Peter Greene read the Fortune article about how business leaders are fighting valiantly to save Common Core, and he realized that they don’t have a clue about dealing with individual consumers or social media. They pour millions into creating astroturf groups and blogs without readers, but they don’t understand anything about education or the public.

 

The writer of the infamous article, Peter Elkind, tries to portray the business leaders sympathetically, but it could not have been easy.

 

Greene writes:

 

Elkind recounts the story of how Rex Tillerson, head of Exxon, threatened to pull the company out of Pennsylvania if the state did not embrace Common Core (and quotes without citing Kris Nielson’s blog response– in Elkind’s world, the businessmen and politicians all have names and faces, but only a few bloggers and activists get the same consideration). Business interests tried founding groups like the Collaborative for Student Success to gin up some CCSS love among the citizenry, says Elkind, but he neglects to mention just how many similar groups have been created– all fruitlessly, right up to recent entries like Education Post and the74, both well-funded with the hope that CCSS fans can fight internet fire with internet fire. And yet all of these have fizzled, almost as if corporate chieftains don’t understand why there is opposition or how it spreads.

 

One thing that jumps out at me is that Elkind mostly talks about corporations like Exxon and Intel and SAS– companies where corporate executives are unlikely to ever face the business problem of “How do we sell our product to individual consumers.” And so when they discover that Common Core is a product that individual consumers don’t actually want, they are stumped. Their “marketing” usually consists of gathering the political and corporate connections to make themselves inescapable. If Intel convinces the major computer companies to use their chips, it doesn’t matter so much how individual consumers feel about it.

 

In short, big business is neither nimble, quick, or smart enough to fight this fight.

 

And then there is Rex Tillerson, who comes across as an inhumane person who never met a child or a teacher, except maybe at Groton or Deerfield Academy:

 

Tillerson is a central figure in Elkind’s article, and it’s Tillerson who gets to demonstrated just how completely, clueless, stupidly wrong these guys are. Elkind takes us to a 2014 panel discussion in DC.

 

But Tillerson articulates his view in a fashion unlikely to resonate with the average parent. “I’m not sure public schools understand that we’re their customer—that we, the business community, are your customer,” said Tillerson during the panel discussion. “What they don’t understand is they are producing a product at the end of that high school graduation.”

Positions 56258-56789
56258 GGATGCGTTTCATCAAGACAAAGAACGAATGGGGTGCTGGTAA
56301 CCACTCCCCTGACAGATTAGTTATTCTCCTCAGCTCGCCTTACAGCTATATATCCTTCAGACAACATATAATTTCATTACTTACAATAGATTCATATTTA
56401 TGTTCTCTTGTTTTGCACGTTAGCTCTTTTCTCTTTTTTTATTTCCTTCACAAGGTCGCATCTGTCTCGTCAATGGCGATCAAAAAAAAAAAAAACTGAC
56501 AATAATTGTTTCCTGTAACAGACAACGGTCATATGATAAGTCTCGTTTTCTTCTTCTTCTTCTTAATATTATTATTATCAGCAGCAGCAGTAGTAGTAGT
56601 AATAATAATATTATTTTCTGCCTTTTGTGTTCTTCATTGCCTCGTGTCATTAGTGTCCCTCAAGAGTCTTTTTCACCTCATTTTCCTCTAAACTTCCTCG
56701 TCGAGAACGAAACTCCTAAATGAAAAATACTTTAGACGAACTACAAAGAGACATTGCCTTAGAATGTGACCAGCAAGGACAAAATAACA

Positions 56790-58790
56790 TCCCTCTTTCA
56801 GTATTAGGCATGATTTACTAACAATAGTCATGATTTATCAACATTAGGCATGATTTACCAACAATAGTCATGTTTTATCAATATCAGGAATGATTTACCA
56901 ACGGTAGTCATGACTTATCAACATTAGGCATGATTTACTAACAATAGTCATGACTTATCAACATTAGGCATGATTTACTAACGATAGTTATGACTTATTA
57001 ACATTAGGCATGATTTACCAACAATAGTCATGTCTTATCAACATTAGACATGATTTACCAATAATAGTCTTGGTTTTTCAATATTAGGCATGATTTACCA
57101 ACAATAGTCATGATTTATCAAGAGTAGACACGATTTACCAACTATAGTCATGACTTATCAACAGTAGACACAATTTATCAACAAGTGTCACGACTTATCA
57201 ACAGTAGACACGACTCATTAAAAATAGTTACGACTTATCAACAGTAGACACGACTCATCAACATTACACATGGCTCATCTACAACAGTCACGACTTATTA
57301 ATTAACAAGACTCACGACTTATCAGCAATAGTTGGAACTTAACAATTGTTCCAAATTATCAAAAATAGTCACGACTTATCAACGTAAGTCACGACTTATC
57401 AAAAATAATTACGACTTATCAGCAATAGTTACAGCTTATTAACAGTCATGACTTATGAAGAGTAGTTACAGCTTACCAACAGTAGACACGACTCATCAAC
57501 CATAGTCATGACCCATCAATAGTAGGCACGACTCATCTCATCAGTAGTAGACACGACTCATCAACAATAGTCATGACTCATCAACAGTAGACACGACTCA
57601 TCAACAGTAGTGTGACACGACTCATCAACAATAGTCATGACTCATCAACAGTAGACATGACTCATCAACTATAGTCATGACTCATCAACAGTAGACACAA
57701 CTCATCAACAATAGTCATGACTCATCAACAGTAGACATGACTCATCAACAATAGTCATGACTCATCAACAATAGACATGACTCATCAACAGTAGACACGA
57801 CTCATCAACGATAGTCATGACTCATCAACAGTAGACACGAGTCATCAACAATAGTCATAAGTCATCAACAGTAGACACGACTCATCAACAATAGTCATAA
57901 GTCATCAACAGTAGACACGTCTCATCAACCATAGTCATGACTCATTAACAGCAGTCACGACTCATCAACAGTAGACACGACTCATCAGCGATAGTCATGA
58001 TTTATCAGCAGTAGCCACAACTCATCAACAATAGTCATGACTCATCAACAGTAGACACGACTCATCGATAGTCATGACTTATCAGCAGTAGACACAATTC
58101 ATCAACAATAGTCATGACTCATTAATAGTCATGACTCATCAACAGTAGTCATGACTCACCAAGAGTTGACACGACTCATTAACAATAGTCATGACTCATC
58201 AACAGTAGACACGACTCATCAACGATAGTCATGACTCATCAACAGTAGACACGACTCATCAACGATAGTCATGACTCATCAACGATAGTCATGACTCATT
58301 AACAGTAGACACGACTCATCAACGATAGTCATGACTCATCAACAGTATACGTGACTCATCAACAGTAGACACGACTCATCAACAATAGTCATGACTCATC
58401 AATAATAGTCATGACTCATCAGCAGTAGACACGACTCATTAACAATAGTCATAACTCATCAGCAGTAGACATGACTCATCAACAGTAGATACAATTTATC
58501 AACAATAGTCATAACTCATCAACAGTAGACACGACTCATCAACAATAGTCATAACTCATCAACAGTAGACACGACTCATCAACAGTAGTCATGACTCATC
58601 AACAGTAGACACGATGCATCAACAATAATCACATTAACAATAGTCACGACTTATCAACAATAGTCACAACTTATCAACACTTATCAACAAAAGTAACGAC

The Exxon CEO didn’t hesitate to extend his analogy. “Now is that product in a form that we, the customer, can use it? Or is it defective, and we’re not interested?” American schools, Tillerson declared, “have got to step up the performance level—or they’re basically turning out defective products that have no future. Unfortunately, the defective products are human beings. So it’s really serious. It’s tragic. But that’s where we find ourselves today.”

 

Man. The fact that anybody can shamelessly express such an opinion out loud, without recognizing that it is ethically dense and morally bankrupt, a view of both human beings and an entire country that is about as odious and indefensible as anything spit out by a Ted Bundy or an Eric Harris.

 

This article seems to have set off a twitter storm to #boycottExxon. Poor, poor Tillerson! So rich, so powerful, so out of touch with reality.

 

Greene writes:

 

 

Students are not a product. Corporations are not “customers,” and the public institutions of our nation do not exist to serve the needs of those corporations. The measure of public education is not how well it produces drones that serve the needs of corporations, not how “interested” corporations are in the meat widgets that pop out of a public education assembly line.

 

 

Tillerson’s viewpoint is anti-education, anti-American, anti-human. It’s a reminder that the education debates are not about Left versus Right or GOP versus Dems. The education debates are about the interests of the human beings who are citizens of a nation and stakeholders in its public institutions versus the interests of a those who believe their power and money entitle them to stripmine an entire nation in order to gather more power and money for themselves. The education debates are about democracy versus oligarchy. The education debates are about valuing the voices of all citizens versus giving voice only to the special few Who Really Matter.